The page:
Sunday, March 8, 2009

Fumo jury deliberates, PA Senate equivocates

Jurors in federal court in Philadelphia have begun their review of 1,550 exhibits and testimony from 107 witnesses and it may be weeks before they decide the fate former State Senator Vincent Fumo, one of the most powerful politicians over several decades in Pennsylvania.

The 65-year-old Fumo faces 137 counts, most of them centering on his use of legislative staff for personal and campaign duties and his alleged looting of some $3.5 million from a nonprofit organisation he set up to advance civic projects in the City of Brotherly Love.

Fumo, apparently, got most of the love.

What have Senate leaders done to tighten the rules and close the loopholes in the two years since Fumo's high-profile indictment?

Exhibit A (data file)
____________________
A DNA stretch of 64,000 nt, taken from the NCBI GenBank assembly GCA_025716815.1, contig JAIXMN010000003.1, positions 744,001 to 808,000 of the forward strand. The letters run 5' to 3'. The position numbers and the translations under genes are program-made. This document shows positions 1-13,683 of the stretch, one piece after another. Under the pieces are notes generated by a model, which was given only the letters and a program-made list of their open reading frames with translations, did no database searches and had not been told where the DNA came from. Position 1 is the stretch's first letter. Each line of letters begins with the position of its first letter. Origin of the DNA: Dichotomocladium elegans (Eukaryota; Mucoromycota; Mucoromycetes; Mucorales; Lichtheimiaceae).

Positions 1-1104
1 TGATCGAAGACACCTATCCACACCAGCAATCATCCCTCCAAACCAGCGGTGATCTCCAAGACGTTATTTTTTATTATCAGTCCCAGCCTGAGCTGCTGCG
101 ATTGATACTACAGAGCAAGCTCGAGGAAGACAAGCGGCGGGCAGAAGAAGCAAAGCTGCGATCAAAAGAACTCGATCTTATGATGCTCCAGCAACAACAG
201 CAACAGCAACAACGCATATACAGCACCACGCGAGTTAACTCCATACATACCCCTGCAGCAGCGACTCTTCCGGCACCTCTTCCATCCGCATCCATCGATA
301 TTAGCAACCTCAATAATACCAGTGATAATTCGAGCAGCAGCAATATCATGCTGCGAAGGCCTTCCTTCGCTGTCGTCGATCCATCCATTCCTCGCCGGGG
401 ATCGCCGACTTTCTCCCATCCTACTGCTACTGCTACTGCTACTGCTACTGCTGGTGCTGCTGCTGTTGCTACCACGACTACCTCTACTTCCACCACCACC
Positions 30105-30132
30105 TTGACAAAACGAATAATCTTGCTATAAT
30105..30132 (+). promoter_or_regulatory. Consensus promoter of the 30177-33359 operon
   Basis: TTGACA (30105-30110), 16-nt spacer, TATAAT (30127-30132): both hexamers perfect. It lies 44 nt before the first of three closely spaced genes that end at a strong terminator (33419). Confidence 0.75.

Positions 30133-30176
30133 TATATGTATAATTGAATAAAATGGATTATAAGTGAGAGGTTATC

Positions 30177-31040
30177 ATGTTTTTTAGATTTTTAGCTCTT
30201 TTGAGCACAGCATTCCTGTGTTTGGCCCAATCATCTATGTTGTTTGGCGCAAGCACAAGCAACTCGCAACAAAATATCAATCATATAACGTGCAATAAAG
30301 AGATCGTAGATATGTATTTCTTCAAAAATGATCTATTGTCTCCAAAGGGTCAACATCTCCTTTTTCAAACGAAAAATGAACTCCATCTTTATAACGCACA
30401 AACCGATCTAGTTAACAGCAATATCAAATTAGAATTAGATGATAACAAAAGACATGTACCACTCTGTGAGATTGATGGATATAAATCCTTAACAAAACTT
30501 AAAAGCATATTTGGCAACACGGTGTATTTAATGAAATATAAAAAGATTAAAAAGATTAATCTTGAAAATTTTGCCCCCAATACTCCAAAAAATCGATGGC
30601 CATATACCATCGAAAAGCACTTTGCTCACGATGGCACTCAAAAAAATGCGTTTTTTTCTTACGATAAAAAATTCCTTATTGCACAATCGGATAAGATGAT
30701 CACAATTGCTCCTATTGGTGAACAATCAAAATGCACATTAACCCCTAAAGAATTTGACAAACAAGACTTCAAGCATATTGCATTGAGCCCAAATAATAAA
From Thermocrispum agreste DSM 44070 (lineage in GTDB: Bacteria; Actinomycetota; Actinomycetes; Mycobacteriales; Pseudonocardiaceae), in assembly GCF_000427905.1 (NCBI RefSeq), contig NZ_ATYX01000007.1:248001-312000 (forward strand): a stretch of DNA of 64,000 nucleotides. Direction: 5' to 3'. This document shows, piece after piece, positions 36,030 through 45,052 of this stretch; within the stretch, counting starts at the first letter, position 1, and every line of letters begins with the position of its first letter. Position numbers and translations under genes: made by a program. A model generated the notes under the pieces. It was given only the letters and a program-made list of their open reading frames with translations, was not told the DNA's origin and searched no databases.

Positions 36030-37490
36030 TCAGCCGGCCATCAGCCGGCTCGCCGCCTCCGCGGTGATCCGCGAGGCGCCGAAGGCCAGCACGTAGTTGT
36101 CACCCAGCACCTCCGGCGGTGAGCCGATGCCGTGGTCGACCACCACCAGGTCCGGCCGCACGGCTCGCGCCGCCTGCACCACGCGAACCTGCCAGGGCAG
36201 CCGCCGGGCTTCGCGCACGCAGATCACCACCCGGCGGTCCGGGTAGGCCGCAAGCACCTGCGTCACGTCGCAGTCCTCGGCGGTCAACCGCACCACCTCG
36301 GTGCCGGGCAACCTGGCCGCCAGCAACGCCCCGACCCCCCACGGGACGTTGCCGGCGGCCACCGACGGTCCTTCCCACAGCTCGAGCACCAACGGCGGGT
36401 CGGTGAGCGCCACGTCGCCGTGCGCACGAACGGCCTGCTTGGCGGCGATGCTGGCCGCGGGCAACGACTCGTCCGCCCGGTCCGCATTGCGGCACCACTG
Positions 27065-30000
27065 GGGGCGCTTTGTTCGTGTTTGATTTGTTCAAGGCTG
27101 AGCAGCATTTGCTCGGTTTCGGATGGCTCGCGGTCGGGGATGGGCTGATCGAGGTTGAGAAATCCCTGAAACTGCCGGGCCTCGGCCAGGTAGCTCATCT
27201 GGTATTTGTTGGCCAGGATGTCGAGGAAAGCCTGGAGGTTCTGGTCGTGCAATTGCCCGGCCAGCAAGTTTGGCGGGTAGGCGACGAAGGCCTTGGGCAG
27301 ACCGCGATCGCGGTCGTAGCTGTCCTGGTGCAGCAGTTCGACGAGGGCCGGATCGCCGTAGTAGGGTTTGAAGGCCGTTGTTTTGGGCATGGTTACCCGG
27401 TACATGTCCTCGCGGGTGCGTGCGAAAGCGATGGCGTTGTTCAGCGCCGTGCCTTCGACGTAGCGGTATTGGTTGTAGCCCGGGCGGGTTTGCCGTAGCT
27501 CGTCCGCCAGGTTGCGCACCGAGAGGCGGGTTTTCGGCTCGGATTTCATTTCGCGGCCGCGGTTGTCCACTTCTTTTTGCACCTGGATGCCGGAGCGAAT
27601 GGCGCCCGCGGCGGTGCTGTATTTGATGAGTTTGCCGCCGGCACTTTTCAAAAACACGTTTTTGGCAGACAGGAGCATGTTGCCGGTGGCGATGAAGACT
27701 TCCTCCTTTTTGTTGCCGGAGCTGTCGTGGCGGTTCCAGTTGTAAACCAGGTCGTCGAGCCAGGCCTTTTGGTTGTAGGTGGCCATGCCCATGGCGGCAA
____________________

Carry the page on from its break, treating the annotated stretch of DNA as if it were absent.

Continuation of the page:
Not much, according to Philadelphia Inquirer writers Mario F. Cattabiani and Craig R. McCoy in yesterday's story:
Fumo case has not changed much in the Senate - yet

"They have tinkered. They have beefed up oversight of outside contracts. They have hired a management consultant. And they are weighing a long list of recommendations," the reporters noted of the Senate's response.

Tim Potts, co-founder of Democracy Rising Pennsylvania, a Harrisburg-area public-interest group, put it this way:

"The Fumo case created a foundation for the Senate to build a better government. Each count against him was part of a new building, and so far they don't even have a basement."

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